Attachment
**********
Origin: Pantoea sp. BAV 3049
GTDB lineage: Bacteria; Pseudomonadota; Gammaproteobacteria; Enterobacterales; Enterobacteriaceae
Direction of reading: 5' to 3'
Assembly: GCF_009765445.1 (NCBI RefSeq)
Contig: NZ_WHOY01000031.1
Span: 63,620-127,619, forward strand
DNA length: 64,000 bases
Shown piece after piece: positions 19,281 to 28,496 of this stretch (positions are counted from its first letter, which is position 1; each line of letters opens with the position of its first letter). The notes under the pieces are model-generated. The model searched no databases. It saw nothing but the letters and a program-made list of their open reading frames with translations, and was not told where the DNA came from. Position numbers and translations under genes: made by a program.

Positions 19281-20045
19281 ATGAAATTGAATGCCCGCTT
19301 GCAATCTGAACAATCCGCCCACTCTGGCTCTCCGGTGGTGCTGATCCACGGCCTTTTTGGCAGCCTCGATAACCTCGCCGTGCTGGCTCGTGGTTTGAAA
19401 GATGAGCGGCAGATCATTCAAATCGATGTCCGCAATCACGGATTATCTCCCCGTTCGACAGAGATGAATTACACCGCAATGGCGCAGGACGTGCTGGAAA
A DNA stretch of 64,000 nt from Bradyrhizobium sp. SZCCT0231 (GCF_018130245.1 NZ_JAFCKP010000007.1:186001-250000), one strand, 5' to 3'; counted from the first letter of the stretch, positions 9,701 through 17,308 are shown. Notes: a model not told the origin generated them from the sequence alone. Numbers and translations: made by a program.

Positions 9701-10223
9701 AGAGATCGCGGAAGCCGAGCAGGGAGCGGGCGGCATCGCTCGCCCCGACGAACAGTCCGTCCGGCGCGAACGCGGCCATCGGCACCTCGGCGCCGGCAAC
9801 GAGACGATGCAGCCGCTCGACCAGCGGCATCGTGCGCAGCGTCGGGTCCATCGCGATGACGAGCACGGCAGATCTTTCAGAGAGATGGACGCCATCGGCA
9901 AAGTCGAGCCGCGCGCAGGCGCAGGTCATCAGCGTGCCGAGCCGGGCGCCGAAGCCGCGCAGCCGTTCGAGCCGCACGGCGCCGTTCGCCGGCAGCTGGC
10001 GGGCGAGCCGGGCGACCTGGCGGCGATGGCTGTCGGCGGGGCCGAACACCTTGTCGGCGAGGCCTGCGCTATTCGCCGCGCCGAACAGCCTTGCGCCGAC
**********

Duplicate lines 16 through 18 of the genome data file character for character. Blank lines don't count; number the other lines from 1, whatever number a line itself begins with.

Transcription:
9801 GAGACGATGCAGCCGCTCGACCAGCGGCATCGTGCGCAGCGTCGGGTCCATCGCGATGACGAGCACGGCAGATCTTTCAGAGAGATGGACGCCATCGGCA
9901 AAGTCGAGCCGCGCGCAGGCGCAGGTCATCAGCGTGCCGAGCCGGGCGCCGAAGCCGCGCAGCCGTTCGAGCCGCACGGCGCCGTTCGCCGGCAGCTGGC
10001 GGGCGAGCCGGGCGACCTGGCGGCGATGGCTGTCGGCGGGGCCGAACACCTTGTCGGCGAGGCCTGCGCTATTCGCCGCGCCGAACAGCCTTGCGCCGAC